The increasingly bitter race to replace British Prime Minister Johnson narrows to four

  • Sunak retains leadership in the third round of voting
  • Tom Tugendhat was eliminated from the race to replace Johnson
  • Concern that the race will split the party

LONDON (Reuters) – Former British finance minister Rishi Sunak maintained his lead in the race to become Britain’s next prime minister on Monday, with another candidate exiting, leaving four candidates in an increasingly bitter contest to succeed Boris Johnson.

Sunak received 115 votes in the third ballot for Conservative MPs on Monday, ahead of former Defense Secretary Penny Mordaunt with 82 votes and Secretary of State Liz Truss with 71.

Since Johnson said he would resign earlier this month after his scandal-ridden administration lost the support of many in his ruling Conservative Party, the race to replace him has taken an ugly turn with several contenders shooting front-runner Sunak.

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He has faced criticism on everything from his record in government to his wife’s fortune by those vying to get into the run-off between the last two candidates, with Secretary of State Truss and Mordaunt, currently the junior Commerce secretary, likely. opponents.

Foreign Affairs Committee Chairman Tom Tugendhat, a former soldier and critic of Johnson who had no role in the government, was disqualified from Monday’s leadership contest, having received the lowest number of votes with 31.

Former Equality Minister Kimi Badenouch came fourth in the poll with 58 votes.

358 lawmakers from the ruling Conservative Party will clamp down on candidates to the last two this week, eliminating the candidate with the fewest votes each time. The results of the next poll are due at 1400 GMT on Tuesday.

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A new prime minister will then be announced on September 5, after the 200,000 Conservative Party members cast their votes by mail over the summer.

heated debate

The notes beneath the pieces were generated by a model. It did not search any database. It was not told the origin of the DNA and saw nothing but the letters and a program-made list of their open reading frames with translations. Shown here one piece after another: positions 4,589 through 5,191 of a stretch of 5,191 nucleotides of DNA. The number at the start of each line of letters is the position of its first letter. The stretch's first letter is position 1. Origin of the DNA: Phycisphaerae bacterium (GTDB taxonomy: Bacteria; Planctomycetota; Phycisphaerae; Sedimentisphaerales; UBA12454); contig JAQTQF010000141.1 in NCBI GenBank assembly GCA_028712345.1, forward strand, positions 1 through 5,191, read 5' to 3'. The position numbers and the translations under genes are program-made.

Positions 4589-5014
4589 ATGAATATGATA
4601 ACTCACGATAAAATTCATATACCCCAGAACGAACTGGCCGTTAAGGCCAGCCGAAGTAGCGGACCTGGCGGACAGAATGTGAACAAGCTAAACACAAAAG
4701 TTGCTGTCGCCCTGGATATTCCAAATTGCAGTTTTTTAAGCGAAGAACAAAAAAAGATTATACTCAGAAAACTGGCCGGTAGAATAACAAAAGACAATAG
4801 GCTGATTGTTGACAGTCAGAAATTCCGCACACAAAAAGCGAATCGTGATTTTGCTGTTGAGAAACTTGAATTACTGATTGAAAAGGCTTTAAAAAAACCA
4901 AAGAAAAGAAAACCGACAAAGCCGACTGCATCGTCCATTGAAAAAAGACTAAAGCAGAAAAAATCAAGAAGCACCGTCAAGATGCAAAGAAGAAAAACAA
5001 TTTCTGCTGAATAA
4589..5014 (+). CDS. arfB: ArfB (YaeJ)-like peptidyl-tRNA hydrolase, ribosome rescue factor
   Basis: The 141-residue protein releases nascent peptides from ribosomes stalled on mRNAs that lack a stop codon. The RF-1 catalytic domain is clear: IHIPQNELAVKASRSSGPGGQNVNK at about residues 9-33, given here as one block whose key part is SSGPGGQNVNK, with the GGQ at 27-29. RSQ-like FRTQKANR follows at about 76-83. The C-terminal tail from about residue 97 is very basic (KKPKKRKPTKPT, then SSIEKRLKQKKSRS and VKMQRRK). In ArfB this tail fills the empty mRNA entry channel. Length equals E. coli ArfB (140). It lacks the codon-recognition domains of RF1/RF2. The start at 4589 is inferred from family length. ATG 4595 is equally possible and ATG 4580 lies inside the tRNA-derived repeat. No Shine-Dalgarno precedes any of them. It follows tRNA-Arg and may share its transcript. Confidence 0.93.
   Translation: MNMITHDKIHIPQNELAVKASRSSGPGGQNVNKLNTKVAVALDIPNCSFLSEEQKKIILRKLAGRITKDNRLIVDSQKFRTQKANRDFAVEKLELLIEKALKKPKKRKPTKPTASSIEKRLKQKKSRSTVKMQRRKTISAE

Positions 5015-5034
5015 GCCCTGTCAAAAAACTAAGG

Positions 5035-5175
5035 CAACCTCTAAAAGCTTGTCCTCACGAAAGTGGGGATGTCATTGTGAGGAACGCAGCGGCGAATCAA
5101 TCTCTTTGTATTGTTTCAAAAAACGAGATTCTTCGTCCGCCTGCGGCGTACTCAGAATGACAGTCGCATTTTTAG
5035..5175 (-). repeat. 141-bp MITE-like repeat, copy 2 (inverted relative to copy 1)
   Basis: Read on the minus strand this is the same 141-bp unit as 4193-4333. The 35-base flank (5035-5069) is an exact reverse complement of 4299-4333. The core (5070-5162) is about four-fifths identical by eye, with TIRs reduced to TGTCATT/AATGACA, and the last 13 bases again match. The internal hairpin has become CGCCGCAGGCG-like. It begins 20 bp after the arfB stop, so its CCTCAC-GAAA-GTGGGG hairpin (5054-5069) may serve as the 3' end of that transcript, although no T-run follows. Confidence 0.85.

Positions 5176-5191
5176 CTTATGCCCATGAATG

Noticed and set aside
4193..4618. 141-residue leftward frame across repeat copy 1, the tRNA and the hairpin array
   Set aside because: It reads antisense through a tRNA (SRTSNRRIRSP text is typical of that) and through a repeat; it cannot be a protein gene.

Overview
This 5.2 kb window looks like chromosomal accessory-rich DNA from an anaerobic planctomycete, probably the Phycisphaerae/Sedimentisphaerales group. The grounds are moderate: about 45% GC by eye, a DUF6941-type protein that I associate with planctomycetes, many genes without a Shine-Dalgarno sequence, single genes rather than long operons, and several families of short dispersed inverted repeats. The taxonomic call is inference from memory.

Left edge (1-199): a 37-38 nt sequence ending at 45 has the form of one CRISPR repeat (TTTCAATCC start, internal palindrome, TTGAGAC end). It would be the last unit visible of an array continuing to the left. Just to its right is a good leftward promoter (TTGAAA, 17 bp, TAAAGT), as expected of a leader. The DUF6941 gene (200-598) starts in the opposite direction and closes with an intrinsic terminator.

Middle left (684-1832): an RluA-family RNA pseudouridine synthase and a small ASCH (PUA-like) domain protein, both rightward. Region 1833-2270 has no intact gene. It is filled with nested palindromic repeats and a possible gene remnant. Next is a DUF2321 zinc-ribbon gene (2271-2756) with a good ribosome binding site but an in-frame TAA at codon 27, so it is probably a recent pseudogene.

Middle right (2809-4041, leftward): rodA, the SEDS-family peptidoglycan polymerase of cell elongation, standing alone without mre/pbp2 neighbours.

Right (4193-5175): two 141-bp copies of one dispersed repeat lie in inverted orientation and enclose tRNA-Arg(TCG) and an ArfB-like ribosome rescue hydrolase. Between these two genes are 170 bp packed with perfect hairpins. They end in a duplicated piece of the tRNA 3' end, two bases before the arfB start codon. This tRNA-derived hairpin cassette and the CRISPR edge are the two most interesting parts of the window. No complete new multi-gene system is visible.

The race has become focused on pledges, or no pledges, to cut taxes, at a time when the British economy is grappling with soaring inflation, high debt and low growth that has left people with the heaviest strain on their finances in decades.

Truss has also come under fire for saying she would change the BoE’s mandate. Read more

In a televised debate on Sunday, candidates attacked each other over their records, and Truss and Snack pulled out of a third debate planned for Tuesday, amid concern among Conservatives about candidates attacking their party colleagues. Read more

“The nature of the Conservative Party is to have a strong debate and then come together once a new leader is chosen. I have no doubt that the same will happen on this occasion,” former Conservative Party minister David Jones told Reuters.

Sunak extended his lead over Mordaunt, who lost her support and scored lower than she had in the second round.

Bookmaker Ladbrokes said Monday that Truss, who received seven more votes in the third round than she did in the second round, is now the number two candidate, ahead of Mordaunt but behind Sunak.

The Truss campaign attempted to support their case for tax cuts by citing a report from the Center for Economic and Business Research, a private sector think tank, that showed there was more room for maneuver than higher tax revenues.

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But Michael Saunders, a senior official at the Bank of England, dismissed her suggestion that the government should set a “clear direction for travel” for monetary policy, saying the foundations of Britain’s framework were best left as is. Read more

“It is very clear that the government is not setting the direction of travel for monetary policy,” Saunders, one of the nine members of the Monetary Policy Committee to set rates, said at the Resolution Foundation event in London.

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(Covering) Written by Elizabeth Piper, Kylie McClellan, Alistair Smoot, David Milliken and Andy Bruce; Editing by Hugh Lawson, William James and Toby Chopra

Our criteria: Thomson Reuters Trust Principles.

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